A tale of two ewes: Hannah and Noble

I’ve written many times about the individuality of our sheep; how every sheep has its own personality and way of interacting with the world. There are likely no two sheep so different than Hannah and Noble – two of the Romney ewes in our flock.

Hannah much prefers keeping her distance whenever people come around.

Hannah much prefers keeping her distance whenever people come around.

Of the two, Hannah is the oldest, having been born as the second daughter of Zoe (our previous flock matriarch) delivered on our farm in 2008. She was born in the midst of the soremouth outbreak of that year, and became one of a large number of lambs who we ended up keeping for our own flock in the ‘H’ year. We brought in a total of eight ewe lambs that year, as we not only increased our flock size, but also replaced girls who had lost bags because of mastitis secondary to soremouth. Because of these circumstances, I spent a lot of time in the barn that year, feeding bottles to the many lambs whose mothers could no longer feed them. As a result, the lambs from 2008 were a particularly friendly group, generally recognizing me as a good thing in flock life. All of the Romneys still in our flock from 2008 year were sired by the same ram – a big, white Romney we called Foreman – and his daughters are not hard to pick out by sight. They all have a particular look that hints at common genetics.

Noble began as a very shy lamb, but has come around to enjoy human interaction.

Noble began as a very shy lamb, but has come around to enjoy human interaction.

On the other hand, Noble was born last year to Livia, a ewe I had purchased in 2012 as a lamb and sold to another breeder this past summer. During her time here, Livia settled in well, but like many of the girls we buy from other flocks, she never really let her guard down around me. As a result, Noble was a ‘wild thing’ as a lamb last year. I’m sure this behavior was a combination of both genetics and environment, since her mother came from a flock where they do not select for temperament – and they spend little time among the sheep except with their herding dogs while training. If we had to change Noble’s coat or trim her hooves last summer, we knew in advance that the project would take a while. With Coda, my best dog, and Rick and I all working towards the same goal, it still took a lot of time to catch this girl. Even getting a photo of her face last fall was a challenge; I finally had to compromise and use a profile photo after spending hours trying to get a picture from the front. Yes, Noble wanted nothing to do with me or any other person, no matter the bribe!

Yet, it is interesting how these things can shift with time – or not! Hannah is and always has been very stand-offish. Although I have regularly come to visit the flock with treats in my hands and pockets over the years, Hannah (now at the becoming-elderly age of seven) still refuses to come close enough to eat out of my hands. Instead, she stands back, calling to me to throw a cracker her way. This is a very inefficient way to get graham crackers, since once the bit of cracker falls to the ground, every ewe around me can gobble it up before Hannah finds where it landed. Yet, this is her way: she is too nervous to get close enough for me to feed her directly. When we need to catch Hannah for any reason, we have to plan plenty of time – plus a dog and maybe an extra person or two. Trying to catch Hannah is a challenge, and we have come to know and plan around this fact. She is sweet, but untrusting – and all of my efforts to change that fact have withered and died.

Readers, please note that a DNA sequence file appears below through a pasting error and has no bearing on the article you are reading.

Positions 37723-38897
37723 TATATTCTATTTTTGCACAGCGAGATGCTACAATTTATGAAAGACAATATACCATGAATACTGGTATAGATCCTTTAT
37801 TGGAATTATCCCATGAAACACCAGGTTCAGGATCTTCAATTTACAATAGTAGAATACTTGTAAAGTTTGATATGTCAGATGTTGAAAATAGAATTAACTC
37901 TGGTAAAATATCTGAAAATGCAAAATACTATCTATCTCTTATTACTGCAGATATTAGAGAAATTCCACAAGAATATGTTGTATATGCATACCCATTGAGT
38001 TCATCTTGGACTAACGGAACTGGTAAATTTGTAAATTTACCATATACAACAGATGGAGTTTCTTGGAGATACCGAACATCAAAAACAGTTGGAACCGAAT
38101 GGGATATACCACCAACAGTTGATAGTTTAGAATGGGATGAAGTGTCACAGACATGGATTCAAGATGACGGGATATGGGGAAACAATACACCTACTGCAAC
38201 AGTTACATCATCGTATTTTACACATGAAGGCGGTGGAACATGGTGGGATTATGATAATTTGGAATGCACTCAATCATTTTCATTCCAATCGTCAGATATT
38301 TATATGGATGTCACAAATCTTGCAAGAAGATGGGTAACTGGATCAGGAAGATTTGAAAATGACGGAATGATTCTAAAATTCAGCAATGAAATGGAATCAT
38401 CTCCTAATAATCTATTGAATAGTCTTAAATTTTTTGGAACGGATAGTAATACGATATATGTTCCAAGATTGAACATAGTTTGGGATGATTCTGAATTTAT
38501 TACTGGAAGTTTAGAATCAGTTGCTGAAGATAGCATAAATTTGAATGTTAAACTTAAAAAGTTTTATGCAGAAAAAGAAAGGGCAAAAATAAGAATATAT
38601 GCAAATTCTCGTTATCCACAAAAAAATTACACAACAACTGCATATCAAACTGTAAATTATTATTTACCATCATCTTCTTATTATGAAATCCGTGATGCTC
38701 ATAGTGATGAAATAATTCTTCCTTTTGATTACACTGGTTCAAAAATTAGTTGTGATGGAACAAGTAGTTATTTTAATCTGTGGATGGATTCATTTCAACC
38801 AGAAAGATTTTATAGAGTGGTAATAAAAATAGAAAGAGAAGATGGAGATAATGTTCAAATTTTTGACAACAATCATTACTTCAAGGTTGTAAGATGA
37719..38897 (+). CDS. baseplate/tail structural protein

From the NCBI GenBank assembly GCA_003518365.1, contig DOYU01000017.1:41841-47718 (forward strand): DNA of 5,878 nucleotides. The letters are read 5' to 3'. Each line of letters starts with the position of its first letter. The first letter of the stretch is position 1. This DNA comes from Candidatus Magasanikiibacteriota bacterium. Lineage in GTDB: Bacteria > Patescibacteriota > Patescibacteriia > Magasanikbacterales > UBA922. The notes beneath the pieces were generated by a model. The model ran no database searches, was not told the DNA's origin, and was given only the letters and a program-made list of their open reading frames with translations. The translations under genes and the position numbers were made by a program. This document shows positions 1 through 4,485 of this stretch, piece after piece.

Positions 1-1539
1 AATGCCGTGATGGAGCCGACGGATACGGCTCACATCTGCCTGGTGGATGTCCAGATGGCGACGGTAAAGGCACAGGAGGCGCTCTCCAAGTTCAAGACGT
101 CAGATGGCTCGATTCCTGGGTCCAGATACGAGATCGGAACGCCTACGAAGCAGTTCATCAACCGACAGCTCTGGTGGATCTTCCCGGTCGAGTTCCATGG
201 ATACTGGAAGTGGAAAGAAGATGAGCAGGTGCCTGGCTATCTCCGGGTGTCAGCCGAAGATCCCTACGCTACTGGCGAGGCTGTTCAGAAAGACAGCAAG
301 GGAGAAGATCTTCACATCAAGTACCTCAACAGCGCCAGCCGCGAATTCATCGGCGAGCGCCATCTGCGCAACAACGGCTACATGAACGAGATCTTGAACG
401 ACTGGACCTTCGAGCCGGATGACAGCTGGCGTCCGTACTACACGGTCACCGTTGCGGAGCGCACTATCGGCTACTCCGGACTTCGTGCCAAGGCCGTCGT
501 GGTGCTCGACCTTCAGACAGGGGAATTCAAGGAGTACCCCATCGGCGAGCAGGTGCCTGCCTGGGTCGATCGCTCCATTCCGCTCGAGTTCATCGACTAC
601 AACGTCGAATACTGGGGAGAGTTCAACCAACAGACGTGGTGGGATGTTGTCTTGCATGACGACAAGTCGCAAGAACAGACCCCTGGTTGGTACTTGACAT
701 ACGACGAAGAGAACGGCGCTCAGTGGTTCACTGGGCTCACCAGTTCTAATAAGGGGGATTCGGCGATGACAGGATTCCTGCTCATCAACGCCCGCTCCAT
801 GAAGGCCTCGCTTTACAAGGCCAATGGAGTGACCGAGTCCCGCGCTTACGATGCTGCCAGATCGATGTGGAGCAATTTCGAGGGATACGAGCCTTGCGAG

Noble, on the other hand, has every reason to be suspicious of me. Her mother never really settled in to trust me, so she learned early that I was not a friend. There were few bottles in her year of birth, so my comings and goings in the barn didn’t connect to her in any particular way. Yet, Noble has become a good friend of mine over the past six months – almost too good a friend, in fact. She not only comes close to nibble cracker bits from my fingers, but also inspects my pockets once I tell her there is no more. She feels perfectly comfortable playing with the zipper of my jacket or entertaining herself with the phone in my back pocket. I dare not wear shoes that lace up because Noble finds them entertaining, not only untying them, but chewing on them until they give way and fall off. The challenging lamb of last year has bloomed into the close yearling friend who acts more like a bottle girl than the daughter of a purchased ewe – she is perfectly comfortable around humans of all kinds!

The difference between Hannah and Noble is profound – and I honestly can’t tell you why they are so different. All of our other ‘H’ girls are very friendly – as I expected Hannah to be. Zoe used to bring her to me every time I visited the barn when she was a lamb. Yet, I remember Hannah hanging back, hiding behind Zoe; even then, there was little trust. Noble, on the other hand, was a very suspicious lamb – actually making my memories of Hannah as a babe seem sweet and close. Yet Noble has come around quickly as a yearling. Instead of having to chase her for a photo this fall, I had the opposite problem – I had to hold her at arm’s length to get a photo of her face rather than only her eye, or her nose!

Yes, each of our ewes and rams has her/his own personality and way of interacting with the world. Although I can mold and shape them to some degree with human interaction, like us, their fundamental way of being is pretty well set in place – I can smooth the edges, but cannot put in place something that isn’t there. And that means that we currently have 75 different beings who make up our flock – and I have come to know each and every one of them!

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